Blanchard shares a legacy of technical and literary pioneers in alpine climbing in this extraordinarily well-written mountaineering memoir.
The title page of The Calling: A Life Rocked by Mountains reads, “Patagonia publishes titles that inspire and restore a connection to the natural world.” A Patagonia ambassador, author Barry Blanchard is one of the world’s most respected alpinists—alpinism, Blanchard explains, is “a balls-out style of mountaineering where the climber carries all his gear on his back and bivouacs as necessary along the route.” Blanchard shares extraordinary experiences in this well-written memoir.
The Calling is wilderness immersion in print. Mountain climbers will hang on to every word—transported by Blanchard’s superb description and his ability to coin phrases like “the ‘hour of the wolf’—just before dawn, when the cold hunted and bit.” His many ascents, descents, and attempts will resonate with anyone who has lived life connected to wild nature.
Indie-music fans will enjoy the playlists Blanchard includes as soundtracks to each chapter, while the literary minded will appreciate books he references: in Northern Pakistan, “we discussed Hemingway: the courage of Santiago ‘in the face of no chance at all.’ I ripped through The Sea Wolf and passed it to Mark … he devoured it and we tried to live its strength.”
The images chosen for the book scream authentic. The graphic of a gnarled, grimacing Blanchard on the cover and the insets are from his private collection. These photographs are close, personal images from Barry’s intimate moments with his climbing partners, forging new routes up some of the world’s most inhospitable mountains.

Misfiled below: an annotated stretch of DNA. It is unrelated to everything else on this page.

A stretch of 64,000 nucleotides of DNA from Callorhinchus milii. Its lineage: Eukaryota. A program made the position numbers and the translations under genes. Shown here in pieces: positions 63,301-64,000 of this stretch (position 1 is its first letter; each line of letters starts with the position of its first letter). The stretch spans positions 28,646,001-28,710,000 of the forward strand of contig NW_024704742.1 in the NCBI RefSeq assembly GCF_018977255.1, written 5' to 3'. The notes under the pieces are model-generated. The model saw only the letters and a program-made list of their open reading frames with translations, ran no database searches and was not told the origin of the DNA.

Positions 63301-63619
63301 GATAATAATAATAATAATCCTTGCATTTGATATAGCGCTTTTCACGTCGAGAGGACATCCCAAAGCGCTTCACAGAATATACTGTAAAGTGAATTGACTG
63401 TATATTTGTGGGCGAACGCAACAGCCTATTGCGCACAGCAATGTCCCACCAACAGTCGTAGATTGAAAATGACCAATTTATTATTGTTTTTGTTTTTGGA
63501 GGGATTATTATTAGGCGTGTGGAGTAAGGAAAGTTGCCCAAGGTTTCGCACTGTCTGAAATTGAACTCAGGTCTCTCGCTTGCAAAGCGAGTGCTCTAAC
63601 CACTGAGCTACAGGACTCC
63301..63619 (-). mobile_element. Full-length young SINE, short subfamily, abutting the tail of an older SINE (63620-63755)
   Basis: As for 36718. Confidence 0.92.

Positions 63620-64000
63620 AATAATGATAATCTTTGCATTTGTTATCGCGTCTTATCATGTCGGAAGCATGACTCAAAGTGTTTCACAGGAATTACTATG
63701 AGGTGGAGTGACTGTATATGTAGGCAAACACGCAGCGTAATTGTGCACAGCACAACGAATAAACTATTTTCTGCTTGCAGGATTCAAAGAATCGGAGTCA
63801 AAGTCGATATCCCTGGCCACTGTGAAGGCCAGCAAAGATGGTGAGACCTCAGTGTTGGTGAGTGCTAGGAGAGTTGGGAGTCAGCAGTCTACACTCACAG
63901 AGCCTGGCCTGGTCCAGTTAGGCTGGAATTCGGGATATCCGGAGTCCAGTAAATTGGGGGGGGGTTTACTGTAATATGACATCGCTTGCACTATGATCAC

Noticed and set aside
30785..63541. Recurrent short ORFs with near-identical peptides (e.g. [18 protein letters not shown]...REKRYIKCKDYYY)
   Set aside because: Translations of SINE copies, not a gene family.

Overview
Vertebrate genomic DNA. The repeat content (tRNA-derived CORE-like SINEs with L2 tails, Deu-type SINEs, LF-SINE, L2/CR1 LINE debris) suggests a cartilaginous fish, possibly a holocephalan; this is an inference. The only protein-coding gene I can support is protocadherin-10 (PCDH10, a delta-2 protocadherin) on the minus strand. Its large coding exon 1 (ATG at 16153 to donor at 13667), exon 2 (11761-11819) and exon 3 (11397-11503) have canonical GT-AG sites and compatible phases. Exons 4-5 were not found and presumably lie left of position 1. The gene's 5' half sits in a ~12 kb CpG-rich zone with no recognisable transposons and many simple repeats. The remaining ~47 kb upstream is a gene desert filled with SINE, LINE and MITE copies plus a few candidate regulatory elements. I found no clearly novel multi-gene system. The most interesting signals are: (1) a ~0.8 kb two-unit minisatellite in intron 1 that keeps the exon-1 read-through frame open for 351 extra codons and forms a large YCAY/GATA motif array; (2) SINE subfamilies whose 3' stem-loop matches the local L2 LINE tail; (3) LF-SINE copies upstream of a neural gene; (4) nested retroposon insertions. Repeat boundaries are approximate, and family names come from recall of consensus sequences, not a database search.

This was mountaineering in the 1980s, before GPS devices and Google Earth cheated climbers out of the adventure of estimating a route or actually learning orienteering. Before an ascent of Shigri Peak—the name his team gave a spire in the Nanga Parbat that they used as an acclimation climb for the Central Spur of the Rupal face—Blanchard and two of his compatriots camped before the jagged, massive snow-covered rock face. The team estimated the face to be three thousand feet; in reality, it was five thousand.
A twenty-seven-minute avalanche that his group of four survived at above twenty thousand feet in their descent of Nanga Parbat is a testament to the climbing life—one that depends on the belief that ultimately the mountain is in control. Blanchard’s faith in mountains and their often harsh and indiscriminate variables will strike a chord with the hard-core mountaineer, and with anyone living in proximity to mountains and their unpredictability.
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